The psychologist William James observed that "a native talent for perceiving analogies is ... the leading fact in genius of every order." The centrality and the ubiquity of analogy in creative thought have been noted again and again by scientists, artists, and writers, and understanding and modeling analogical thought have emerged as two of the most important challenges for cognitive science.
Analogy-Making as Perception is based on the premise that analogy-making is fundamentally a high-level perceptual process in which the interaction of perception and concepts gives rise to "conceptual slippages" which allow analogies to be made. It describes Copycat - a computer model of analogymaking, developed by the author with Douglas Hofstadter, that models the complex, subconscious interaction between perception and concepts that underlies the creation of analogies.
In Copycat, both concepts and high-level perception are emergent phenomena, arising from large numbers of low-level, parallel, non-deterministic activities. In the spectrum of cognitive modeling approaches, Copycat occupies a unique intermediate position between symbolic systems and connectionist systems a position that is at present the most useful one for understanding the fluidity of concepts and high-level perception.
On one level the work described here is about analogy-making, but on another level it is about cognition in general. It explores such issues as the nature of concepts and perception and the emergence of highly flexible concepts from a lower-level "subcognitive" substrate.
Melanie Mitchell, Assistant Professor in the Department of Electrical Engineering and Computer Science at the University of Michigan, is a Fellow of the Michigan Society of Fellows. She is also Director of the Adaptive Computation Program at the Santa Fe Institute.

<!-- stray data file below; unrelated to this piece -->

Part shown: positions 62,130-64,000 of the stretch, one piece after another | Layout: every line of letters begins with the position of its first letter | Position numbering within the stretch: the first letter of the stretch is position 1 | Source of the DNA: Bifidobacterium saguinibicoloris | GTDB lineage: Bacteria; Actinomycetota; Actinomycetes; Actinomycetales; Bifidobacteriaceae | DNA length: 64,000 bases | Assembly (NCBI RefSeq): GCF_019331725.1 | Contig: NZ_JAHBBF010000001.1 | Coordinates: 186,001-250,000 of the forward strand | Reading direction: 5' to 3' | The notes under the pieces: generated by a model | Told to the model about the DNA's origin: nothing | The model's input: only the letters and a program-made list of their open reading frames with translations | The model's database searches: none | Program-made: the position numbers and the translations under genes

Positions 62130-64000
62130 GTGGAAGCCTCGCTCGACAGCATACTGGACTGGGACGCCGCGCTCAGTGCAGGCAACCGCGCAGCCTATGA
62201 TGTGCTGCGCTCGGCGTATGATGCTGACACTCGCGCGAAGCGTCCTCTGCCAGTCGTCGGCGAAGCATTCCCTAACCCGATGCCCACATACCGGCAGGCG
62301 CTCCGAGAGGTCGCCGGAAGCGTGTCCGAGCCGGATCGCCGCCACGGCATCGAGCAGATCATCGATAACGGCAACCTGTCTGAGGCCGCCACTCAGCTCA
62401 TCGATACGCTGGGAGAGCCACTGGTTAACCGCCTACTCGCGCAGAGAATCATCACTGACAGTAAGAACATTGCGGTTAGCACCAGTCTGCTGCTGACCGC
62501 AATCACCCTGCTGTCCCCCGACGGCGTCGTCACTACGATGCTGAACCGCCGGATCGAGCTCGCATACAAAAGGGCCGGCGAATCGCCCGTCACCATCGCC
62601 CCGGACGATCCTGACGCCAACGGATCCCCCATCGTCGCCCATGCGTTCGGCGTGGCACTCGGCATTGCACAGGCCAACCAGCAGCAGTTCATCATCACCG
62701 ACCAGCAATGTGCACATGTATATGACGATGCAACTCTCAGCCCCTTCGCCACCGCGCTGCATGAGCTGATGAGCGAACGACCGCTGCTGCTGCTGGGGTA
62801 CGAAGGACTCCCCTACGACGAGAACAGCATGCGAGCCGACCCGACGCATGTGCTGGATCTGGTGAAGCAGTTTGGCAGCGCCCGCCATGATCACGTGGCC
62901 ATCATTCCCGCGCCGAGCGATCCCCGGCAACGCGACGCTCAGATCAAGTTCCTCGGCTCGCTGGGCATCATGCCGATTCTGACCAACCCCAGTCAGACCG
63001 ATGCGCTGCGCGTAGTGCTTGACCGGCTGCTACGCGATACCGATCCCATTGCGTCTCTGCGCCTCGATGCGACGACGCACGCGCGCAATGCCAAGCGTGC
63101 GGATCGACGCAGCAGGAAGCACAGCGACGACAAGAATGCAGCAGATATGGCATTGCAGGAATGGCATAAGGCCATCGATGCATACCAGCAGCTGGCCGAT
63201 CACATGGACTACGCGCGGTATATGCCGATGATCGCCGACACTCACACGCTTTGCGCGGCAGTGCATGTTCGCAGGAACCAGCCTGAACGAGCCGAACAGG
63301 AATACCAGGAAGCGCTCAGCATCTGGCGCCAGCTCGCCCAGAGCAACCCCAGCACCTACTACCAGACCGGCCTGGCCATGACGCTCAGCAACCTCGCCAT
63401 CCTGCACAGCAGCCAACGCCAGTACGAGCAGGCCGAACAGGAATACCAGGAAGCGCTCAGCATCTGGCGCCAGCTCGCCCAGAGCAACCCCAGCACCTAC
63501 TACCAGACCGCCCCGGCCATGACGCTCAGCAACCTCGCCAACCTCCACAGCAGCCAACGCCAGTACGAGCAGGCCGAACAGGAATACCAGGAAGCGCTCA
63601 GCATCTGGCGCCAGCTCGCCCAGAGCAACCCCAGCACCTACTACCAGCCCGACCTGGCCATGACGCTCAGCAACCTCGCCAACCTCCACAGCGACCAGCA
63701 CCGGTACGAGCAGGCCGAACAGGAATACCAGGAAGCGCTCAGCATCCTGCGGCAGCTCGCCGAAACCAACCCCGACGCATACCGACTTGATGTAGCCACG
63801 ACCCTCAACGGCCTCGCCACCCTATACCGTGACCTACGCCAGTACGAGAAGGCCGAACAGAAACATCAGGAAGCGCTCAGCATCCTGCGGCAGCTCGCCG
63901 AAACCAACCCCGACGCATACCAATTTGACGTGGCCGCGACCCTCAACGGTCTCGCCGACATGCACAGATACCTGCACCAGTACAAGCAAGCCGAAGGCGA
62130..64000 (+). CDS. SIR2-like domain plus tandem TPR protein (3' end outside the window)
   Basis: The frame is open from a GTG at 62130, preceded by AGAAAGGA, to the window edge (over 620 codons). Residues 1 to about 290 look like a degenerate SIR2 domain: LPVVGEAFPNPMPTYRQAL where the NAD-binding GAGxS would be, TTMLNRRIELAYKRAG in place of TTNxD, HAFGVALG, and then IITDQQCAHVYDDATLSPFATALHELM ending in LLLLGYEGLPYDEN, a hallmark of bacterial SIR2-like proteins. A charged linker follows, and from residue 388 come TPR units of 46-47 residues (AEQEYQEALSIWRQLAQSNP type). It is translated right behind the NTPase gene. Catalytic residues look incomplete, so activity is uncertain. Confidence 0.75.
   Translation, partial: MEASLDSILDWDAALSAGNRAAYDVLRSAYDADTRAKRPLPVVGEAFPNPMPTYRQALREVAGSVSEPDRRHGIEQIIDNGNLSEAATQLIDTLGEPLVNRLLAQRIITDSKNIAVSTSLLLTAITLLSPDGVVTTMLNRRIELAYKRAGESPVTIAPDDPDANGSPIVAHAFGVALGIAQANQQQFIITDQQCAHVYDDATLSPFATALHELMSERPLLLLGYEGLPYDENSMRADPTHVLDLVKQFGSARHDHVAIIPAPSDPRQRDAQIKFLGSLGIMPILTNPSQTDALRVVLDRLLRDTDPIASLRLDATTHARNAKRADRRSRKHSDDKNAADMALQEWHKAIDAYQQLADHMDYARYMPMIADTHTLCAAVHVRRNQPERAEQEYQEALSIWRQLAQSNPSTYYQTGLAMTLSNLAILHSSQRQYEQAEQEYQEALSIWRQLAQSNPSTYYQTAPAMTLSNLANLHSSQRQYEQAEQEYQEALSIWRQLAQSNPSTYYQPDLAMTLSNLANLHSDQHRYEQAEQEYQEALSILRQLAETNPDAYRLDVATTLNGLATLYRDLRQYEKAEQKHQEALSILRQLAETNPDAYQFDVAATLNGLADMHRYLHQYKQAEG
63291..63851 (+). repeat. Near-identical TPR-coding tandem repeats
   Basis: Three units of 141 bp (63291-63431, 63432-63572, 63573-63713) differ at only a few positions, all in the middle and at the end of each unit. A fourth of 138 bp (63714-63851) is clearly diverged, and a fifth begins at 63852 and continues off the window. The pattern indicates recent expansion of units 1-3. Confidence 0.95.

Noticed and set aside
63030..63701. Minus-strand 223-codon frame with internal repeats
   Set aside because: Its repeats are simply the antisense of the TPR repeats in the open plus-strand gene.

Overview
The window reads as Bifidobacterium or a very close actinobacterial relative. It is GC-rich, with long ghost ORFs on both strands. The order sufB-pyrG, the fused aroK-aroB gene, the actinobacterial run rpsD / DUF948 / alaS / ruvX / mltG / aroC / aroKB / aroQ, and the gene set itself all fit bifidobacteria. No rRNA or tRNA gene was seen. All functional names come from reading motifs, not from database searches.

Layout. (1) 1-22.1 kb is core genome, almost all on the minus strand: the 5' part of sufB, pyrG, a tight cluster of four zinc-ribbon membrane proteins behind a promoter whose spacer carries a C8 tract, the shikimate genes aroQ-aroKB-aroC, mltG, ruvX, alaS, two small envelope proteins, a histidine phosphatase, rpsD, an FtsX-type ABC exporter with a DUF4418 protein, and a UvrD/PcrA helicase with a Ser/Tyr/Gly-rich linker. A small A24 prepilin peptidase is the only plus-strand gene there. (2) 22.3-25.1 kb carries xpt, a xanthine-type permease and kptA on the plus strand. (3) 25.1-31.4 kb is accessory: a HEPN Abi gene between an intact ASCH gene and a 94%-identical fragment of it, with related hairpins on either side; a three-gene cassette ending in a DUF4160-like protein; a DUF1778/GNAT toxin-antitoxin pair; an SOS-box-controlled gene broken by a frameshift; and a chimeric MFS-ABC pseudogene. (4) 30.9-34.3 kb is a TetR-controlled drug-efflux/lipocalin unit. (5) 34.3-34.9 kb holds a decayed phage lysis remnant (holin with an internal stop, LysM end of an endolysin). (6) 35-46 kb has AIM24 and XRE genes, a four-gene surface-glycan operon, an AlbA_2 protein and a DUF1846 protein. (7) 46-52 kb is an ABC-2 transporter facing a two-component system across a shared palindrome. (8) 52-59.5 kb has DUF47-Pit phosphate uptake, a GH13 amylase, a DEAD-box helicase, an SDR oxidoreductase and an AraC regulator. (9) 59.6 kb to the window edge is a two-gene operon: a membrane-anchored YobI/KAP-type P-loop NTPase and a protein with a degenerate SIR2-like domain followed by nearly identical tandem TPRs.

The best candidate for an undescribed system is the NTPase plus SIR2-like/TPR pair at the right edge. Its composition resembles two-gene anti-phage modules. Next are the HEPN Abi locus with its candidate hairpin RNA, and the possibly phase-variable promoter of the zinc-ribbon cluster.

Genetic algorithms have been used in science and engineering as adaptive algorithms for solving practical problems and as computational models of natural evolutionary systems. This brief, accessible introduction describes some of the most interesting research in the field and also enables readers to implement and experiment with genetic algorithms on their own. It focuses in depth on a small set of important and interesting topics—particularly in machine learning, scientific modeling, and artificial life—and reviews a broad span of research, including the work of Mitchell and her colleagues.
The descriptions of applications and modeling projects stretch beyond the strict boundaries of computer science to include dynamical systems theory, game theory, molecular biology, ecology, evolutionary biology, and population genetics, underscoring the exciting "general purpose" nature of genetic algorithms as search methods that can be employed across disciplines.
An Introduction to Genetic Algorithms is accessible to students and researchers in any scientific discipline. It includes many thought and computer exercises that build on and reinforce the reader's understanding of the text.
The first chapter introduces genetic algorithms and their terminology and describes two provocative applications in detail. The second and third chapters look at the use of genetic algorithms in machine learning (computer programs, data analysis and prediction, neural networks) and in scientific models (interactions among learning, evolution, and culture; sexual selection; ecosystems; evolutionary activity). Several approaches to the theory of genetic algorithms are discussed in depth in the fourth chapter. The fifth chapter takes up implementation, and the last chapter poses some currently unanswered questions and surveys prospects for the future of evolutionary computation.
Downloadable instructor resources available for this title: solution manual